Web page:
Browsing Posts in HTML4/CSS2

Just a few notes here for personal reference. For people un-familiar with PHP, get_browser(); is a nifty little function that allows server-side scripting to detect browser capabilities. However it does rely on the browscap.ini directive in PHP.INI being enabled and using a valid path to a browscap.ini file somewhere.

Trouble is browsers seem to be changing every five minutes, and new ones added, so keeping an up-to-date list is somewhat of a nightmare.

One Gary Keith whose made it his life's mission to keep an up-to-date browscap.ini file for the developers of the world. As an addendum. Thank You ! : )

http://browsers.garykeith.com/downloads.asp

Some other info. for personal reference, as this is what started this whole tangent in the first place, is IE7 Compatibility View. A feature that Microsoft have enabled in IE8 to force IE7 standards mode to provide some backwards-compatibility in their new browser.

There is a nifty little tag you can include in your HTML to force this, and by default it also disables the IE7 Compatilbilty View button in IE8. Nice !

<meta http-equiv="X-UA-Compatible" content="IE=EmulateIE7" />

Here's the official Microsoft splurge about it : http://msdn.microsoft.com/en-us/library/cc817574.aspx

Something worthy of note :

"The X-UA-compatible header is not case sensitive; however, it must appear in the Web page's header (the HEAD section) before all other elements, except for the TITLE element and other META elements."

Some quick PHP IE detection script. Returns major version. i.e. 6,7,8 etc...

<?php
$sUA = $_SERVER['HTTP_USER_AGENT'];
function getInternetExplorerVersion($sUA){
	// RegEX courtesty of Microsoft MSDN : http://msdn.microsoft.com/en-us/library/ms537509(VS.85).aspx.
	preg_match('/MSIE ([0-9]{1,}[\.0-9]{0,})/',trim($sUA), $arrMatches);
	if(ini_get('browscap')){
		if(function_exists('get_browser')){
			$arrBrowserComponents = get_browser(null, true);
			if(!empty($arrBrowserComponents['version'])){
				return floor($arrBrowserComponents['version']);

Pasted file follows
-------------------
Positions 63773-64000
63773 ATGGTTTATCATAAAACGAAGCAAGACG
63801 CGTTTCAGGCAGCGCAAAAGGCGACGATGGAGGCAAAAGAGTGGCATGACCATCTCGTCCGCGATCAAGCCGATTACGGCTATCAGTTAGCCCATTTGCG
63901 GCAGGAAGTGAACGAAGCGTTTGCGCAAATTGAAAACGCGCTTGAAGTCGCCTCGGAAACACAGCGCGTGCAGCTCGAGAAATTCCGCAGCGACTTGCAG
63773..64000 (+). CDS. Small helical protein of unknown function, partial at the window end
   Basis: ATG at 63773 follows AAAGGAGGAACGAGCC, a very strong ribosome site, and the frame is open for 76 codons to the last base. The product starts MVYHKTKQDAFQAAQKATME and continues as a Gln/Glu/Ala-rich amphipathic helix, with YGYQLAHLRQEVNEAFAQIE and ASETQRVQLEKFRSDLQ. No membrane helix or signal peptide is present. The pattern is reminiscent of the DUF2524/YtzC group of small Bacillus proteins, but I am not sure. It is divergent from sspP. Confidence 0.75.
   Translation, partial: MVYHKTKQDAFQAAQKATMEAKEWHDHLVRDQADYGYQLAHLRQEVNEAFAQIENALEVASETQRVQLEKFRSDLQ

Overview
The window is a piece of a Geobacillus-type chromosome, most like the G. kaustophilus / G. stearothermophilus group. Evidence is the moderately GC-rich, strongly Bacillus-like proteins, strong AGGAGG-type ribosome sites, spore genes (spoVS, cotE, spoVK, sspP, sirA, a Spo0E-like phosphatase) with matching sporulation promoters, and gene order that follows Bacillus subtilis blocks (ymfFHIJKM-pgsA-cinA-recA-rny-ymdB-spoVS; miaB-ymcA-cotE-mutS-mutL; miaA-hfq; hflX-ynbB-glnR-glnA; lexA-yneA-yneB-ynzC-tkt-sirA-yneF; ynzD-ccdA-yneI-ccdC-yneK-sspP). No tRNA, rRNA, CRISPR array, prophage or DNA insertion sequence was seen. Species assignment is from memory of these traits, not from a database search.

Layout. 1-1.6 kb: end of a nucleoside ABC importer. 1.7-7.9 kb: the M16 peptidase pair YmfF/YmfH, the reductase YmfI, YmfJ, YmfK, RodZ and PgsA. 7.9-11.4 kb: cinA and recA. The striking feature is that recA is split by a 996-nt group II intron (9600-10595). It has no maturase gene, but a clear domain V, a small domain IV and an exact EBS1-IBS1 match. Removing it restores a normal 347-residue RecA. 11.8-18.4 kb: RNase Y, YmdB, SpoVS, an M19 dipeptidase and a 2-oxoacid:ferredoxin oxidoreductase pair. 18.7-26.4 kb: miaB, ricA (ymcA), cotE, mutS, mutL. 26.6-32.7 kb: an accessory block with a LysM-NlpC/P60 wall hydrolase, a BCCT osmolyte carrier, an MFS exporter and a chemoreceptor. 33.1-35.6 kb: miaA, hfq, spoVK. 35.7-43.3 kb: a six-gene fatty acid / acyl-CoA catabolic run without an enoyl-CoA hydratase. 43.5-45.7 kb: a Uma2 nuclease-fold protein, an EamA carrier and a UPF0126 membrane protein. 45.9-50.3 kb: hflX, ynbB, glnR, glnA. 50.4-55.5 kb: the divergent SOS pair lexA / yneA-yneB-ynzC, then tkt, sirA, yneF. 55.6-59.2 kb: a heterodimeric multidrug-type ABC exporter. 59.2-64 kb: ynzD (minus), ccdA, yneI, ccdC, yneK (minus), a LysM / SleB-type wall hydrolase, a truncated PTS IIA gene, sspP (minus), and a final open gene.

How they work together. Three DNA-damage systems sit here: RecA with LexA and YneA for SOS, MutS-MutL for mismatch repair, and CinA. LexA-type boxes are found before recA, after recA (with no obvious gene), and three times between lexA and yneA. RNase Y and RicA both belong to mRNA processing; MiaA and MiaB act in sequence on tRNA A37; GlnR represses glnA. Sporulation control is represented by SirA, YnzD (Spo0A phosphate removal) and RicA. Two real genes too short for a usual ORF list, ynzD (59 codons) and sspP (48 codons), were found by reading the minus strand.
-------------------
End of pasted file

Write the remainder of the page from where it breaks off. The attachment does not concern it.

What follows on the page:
}else{
				// Use fall back method
				if(isset($arrMatches[1]) && !empty($arrMatches[1])){
					return floor ($arrMatches[1]);
				} else {
					return null;
				}
			}
		}
	} else {
		// Use fall back method
		if(isset($arrMatches[1]) && !empty($arrMatches[1])){
			return floor ($arrMatches[1]);
		} else {
			return null;
		}
	}
}

echo getInternetExplorerVersion($sUA);
?>

OK, this is a good one. Answers in the comments section.

Q: How do you change the visible number of options in a select box when it drops down, not rendered in the DOM, but when it drops down  ?

I've come to the conclusion you can't because of default parameters specified in the Gecko rendering engine. I know that a <select> element has a "size" attribute which you can access through Javascript with {oSelect}.size or use directly in your HTML with something like <select size="25"></select>, but that changes the number of options visible when the DOM is rendered and not on the drop down event.

For once I think IE and the Trident engine has an advantage over FF and Gecko. IE naturally defaults to display the TOTAL number of <option> items on drop down where as FF is limited to 20, then you have to scroll.

I spent some time looking through the MDC reference manuals, for an interface, some sort of API reference, but the HTML Select Element Interface seems to be limited to the usual foray of methods and properties.

I thought maybe with the introduction of Gecko 1.9 (FF3) and Javascript 1.8 that there might be some interface for changing the default, but wading through documentation there appears not.

So my answer to the question, at the moment is no, but I will be making a suggestion to Mozilla !

... another Microsoft 'feature'. This time though it's proved pretty useful and at a quick glance looks to be a pretty powerful language subset. To quote the Wiki "... (HTCs) are a nonstandard mechanism to implement components in script as Dynamic HTML (DHTML) "behaviors" in the "Microsoft Internet Explorer" web browser..."

For most people like me HTC has probably been limited to Angus Turnball's most excellent IE PNG Fix helping millions solve that annoying CSS problem of no alpha transparency support for PNG's in older versions of IE.

Whilst doing a favor for a friend and giving his website some spit and polish I decided to utilize PNG's alot to achieve some nice 'Apple-esk' aesthetics. Naturally this could potentially lead to some head-splitting CSS issues, but thanks to the PNG fix wonder fix it's a cake walk. Anyway, as these things do, it started me on an internet surfing tangent to try and find out a little about the humble HTC file.

Basically it's a bunch of script that can be executed as a component when assigned to the DOM and there are several ways of assigning it. By adding a 'behaviour'. Typically this is in the form of Microsoft's behaviour: CSS attribute. i.e. <LI STYLE="behavior:url(hilite.htc)">Foo Bar</LI>, which gets me thinking; who came up with Foo Bar !?

BUT, there are other ways of implementing behaviours. Using Javascript is another example (admitedly this is a Microsoft JS feature only, but seeing how this only affects IE anyway !). addBehavior(); and there a bunchof other features too. Much like Microsoft DXImage filters though progid:DXImageTransform.Microsoft.Alpha(sProperties) it will probably fall by the wayside, used only on occasion to, ironically, correct non-standard CSS rendering issues in IE

.